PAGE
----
“. . .if we want our sentences to be intelligible to very many people, we have to go along with the convention [the rules of grammar]. . . You’re free to break the rules, but not if you are after intelligibility. If you do want intelligibility, then [you must master the rules].”

But, it would appear that a great many of us are like the student in this exchange: we don’t want to obey the rules of grammar because ultimately we are not really interested in communicating, in intelligibility. Language is simply a device we employ to express ourselves. Period.

In a word, we as a species regress. And as we regress we are surrounded by a growing number of problems that require careful thought and imagination. This at a time when thought and imagination have become impoverished by “advances” in technology and the growing influence of the entertainment industry whose motto is: take it down to the lowest level in order to attract the largest audience. Educators have followed suit, lowering expectations and providing their students with electronic toys. Coincidence? Perhaps. But a bit unnerving none the less.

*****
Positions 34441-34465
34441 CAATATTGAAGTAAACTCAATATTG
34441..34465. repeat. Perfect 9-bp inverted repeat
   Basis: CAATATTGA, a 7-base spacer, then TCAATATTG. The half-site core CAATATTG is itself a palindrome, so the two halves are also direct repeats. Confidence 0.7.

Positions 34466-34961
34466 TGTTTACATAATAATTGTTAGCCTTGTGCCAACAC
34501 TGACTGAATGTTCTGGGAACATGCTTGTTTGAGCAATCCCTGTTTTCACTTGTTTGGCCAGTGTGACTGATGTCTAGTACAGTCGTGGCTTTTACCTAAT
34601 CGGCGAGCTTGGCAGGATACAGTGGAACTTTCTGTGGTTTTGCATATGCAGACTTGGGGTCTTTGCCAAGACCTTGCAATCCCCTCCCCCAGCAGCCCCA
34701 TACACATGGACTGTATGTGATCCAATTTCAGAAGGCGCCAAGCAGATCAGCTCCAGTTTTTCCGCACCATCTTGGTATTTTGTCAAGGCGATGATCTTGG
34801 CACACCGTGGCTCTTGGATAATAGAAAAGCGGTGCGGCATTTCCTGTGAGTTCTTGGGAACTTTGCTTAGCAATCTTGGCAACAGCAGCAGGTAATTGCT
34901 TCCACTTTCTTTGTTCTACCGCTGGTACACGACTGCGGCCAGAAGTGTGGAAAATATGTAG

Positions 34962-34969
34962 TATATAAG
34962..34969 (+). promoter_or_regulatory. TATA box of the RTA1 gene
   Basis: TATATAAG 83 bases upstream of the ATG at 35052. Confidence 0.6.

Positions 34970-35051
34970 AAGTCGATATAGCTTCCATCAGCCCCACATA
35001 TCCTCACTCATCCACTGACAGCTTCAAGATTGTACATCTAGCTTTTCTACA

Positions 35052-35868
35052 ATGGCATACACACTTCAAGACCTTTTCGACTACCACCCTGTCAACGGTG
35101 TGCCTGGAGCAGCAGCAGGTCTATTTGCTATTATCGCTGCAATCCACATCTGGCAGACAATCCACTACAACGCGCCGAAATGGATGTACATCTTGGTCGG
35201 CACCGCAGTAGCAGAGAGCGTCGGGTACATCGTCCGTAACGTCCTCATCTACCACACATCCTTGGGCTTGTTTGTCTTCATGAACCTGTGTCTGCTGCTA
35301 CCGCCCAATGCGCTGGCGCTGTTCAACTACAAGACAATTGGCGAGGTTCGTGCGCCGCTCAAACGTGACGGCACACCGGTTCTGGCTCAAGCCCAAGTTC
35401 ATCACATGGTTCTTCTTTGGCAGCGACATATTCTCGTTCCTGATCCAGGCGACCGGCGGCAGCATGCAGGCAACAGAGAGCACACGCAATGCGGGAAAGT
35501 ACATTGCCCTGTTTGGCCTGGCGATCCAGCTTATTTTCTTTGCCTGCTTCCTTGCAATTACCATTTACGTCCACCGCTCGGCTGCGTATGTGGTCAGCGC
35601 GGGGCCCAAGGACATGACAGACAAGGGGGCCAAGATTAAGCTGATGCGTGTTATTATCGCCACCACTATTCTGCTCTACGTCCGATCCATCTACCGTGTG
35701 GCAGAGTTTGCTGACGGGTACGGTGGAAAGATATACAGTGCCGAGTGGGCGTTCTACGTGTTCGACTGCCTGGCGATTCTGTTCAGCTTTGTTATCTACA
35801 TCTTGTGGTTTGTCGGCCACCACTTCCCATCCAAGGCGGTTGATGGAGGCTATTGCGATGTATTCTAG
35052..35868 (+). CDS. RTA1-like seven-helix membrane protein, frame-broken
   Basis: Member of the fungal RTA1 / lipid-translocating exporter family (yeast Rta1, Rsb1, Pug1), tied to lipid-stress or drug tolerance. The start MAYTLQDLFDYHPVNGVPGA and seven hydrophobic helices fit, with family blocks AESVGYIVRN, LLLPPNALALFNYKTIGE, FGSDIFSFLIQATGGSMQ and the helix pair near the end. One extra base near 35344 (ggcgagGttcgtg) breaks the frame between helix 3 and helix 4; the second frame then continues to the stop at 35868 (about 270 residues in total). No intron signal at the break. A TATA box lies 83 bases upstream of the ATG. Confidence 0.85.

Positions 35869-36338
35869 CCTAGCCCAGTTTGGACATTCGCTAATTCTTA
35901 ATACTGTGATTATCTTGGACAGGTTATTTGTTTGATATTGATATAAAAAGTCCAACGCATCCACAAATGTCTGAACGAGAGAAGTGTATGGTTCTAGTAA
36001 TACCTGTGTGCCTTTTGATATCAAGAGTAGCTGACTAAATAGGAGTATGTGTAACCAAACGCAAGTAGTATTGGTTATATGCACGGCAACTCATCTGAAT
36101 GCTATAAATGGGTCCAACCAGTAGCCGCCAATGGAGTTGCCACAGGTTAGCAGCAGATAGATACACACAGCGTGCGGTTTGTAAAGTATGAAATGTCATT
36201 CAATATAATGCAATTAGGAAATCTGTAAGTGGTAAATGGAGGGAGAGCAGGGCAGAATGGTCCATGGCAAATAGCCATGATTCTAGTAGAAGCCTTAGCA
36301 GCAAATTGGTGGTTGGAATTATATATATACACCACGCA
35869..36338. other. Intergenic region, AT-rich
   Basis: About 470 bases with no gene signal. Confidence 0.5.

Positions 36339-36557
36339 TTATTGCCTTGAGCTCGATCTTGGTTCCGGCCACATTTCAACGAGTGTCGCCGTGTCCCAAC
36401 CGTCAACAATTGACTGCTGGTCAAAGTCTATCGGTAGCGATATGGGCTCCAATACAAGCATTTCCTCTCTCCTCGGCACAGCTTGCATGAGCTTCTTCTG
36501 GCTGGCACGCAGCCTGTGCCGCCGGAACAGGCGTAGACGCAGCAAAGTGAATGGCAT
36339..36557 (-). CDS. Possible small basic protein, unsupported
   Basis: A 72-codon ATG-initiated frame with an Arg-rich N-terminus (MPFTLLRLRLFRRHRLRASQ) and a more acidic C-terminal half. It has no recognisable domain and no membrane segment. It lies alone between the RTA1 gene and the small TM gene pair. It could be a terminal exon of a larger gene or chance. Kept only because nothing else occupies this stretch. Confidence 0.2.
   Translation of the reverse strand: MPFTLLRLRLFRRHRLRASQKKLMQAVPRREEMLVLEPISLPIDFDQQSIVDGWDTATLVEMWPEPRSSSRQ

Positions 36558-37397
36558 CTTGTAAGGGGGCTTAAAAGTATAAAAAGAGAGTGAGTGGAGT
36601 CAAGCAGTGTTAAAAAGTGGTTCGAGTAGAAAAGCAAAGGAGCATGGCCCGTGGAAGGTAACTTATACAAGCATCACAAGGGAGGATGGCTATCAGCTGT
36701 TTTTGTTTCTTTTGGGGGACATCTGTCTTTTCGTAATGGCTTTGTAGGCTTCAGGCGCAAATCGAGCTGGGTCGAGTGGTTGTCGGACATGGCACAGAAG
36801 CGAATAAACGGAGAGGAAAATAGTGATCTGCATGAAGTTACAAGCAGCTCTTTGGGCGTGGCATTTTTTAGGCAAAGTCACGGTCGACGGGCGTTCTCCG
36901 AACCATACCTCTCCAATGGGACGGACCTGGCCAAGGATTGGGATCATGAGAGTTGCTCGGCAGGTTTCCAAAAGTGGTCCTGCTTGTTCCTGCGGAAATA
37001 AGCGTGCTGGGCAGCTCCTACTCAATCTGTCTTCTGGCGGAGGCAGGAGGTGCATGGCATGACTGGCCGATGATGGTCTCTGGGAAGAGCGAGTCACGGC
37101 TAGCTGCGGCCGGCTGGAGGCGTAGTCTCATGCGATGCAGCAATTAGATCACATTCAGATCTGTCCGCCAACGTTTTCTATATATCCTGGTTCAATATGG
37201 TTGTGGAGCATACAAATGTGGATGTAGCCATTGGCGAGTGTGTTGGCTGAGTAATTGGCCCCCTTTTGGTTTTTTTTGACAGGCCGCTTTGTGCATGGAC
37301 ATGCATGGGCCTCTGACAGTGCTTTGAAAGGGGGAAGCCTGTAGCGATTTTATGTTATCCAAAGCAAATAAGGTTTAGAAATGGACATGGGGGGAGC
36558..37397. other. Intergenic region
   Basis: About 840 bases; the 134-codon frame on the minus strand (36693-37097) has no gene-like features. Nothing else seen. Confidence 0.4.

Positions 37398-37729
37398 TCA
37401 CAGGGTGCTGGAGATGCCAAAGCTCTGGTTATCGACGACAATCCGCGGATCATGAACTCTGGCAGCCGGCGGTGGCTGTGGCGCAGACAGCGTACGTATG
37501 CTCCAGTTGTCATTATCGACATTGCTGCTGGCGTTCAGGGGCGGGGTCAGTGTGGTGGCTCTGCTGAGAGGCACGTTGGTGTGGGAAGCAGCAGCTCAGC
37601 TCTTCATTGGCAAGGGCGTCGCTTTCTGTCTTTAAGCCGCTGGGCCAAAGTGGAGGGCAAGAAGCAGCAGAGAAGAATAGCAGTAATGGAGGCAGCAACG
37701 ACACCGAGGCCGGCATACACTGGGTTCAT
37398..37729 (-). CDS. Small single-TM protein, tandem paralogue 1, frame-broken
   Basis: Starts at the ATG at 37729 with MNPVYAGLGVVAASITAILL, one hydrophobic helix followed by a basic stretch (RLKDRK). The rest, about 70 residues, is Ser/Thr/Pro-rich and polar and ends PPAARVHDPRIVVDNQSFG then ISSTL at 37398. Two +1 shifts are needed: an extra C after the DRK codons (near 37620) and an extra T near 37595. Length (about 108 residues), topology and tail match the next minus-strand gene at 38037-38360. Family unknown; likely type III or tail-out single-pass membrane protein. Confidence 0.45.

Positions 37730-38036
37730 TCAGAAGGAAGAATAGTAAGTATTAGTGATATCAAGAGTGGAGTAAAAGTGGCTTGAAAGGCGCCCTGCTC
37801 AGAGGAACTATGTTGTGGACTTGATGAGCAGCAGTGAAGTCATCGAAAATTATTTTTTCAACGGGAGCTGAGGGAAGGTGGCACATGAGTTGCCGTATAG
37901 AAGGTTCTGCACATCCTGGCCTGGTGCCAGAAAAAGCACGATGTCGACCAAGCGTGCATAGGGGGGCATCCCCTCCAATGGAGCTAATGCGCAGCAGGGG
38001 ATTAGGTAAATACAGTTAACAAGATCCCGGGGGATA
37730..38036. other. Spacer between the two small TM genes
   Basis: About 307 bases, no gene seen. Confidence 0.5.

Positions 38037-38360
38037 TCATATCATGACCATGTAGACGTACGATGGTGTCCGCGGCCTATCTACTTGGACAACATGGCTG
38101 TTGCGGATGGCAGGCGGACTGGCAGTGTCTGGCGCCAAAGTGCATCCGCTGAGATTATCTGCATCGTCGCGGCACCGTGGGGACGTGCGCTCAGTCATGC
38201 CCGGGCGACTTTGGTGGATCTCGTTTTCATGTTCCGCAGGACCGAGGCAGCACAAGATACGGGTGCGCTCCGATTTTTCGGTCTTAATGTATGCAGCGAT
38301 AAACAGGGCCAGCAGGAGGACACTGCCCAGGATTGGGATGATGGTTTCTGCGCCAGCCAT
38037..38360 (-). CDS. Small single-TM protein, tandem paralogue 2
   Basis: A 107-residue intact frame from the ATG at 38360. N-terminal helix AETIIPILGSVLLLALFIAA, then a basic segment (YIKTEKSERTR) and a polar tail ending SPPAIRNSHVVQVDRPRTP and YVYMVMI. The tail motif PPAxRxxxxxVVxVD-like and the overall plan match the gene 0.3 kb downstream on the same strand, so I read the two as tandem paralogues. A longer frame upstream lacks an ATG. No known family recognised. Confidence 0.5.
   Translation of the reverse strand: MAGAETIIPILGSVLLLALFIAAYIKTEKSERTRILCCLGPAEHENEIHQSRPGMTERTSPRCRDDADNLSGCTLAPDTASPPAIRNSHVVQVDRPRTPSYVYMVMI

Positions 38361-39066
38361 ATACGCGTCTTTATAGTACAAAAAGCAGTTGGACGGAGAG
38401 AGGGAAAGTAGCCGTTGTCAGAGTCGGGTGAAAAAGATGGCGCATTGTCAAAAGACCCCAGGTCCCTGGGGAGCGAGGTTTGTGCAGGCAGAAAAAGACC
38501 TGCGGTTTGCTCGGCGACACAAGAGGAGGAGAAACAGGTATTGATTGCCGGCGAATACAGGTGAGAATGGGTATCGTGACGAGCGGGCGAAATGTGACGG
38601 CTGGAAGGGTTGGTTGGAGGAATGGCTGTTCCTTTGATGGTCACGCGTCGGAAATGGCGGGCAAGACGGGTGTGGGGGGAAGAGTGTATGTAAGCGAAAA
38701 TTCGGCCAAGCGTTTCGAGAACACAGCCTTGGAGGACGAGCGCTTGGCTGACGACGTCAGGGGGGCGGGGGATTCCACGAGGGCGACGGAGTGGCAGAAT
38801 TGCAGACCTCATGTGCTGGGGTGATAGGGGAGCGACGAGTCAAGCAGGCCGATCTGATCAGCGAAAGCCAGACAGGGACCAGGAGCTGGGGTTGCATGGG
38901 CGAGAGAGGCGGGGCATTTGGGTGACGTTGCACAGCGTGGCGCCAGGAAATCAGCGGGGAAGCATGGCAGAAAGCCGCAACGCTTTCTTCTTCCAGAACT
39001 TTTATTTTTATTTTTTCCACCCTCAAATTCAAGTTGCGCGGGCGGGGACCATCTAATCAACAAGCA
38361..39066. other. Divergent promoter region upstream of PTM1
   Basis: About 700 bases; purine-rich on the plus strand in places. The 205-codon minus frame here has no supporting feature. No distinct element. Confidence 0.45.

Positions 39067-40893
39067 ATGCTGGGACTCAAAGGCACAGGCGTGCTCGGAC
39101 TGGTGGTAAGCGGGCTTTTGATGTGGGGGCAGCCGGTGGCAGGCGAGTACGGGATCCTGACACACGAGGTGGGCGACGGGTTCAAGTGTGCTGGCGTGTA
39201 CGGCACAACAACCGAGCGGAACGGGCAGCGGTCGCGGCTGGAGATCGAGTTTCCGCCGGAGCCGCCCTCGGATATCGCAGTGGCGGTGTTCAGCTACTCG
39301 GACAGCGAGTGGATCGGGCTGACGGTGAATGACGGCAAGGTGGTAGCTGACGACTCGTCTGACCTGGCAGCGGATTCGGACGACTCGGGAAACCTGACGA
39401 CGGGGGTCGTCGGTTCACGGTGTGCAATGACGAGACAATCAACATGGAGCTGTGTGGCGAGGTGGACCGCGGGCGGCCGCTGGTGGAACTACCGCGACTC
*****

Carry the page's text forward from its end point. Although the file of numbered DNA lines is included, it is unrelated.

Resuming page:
Thus we discover around us folks whose attention is directed at the toys in their hands — even when they are next to one another — and who find it difficult, if not impossible, to say what they mean or understand what others say to them,. But since language is no longer about communication, since it is now about self-expression, it really doesn’t matter. As long as others know that I am angry, hungry, or sad, that’s really all that matters. If they don’t understand what I am feeling so much the worse for them. It’s all about me. I don’t need language. 🙂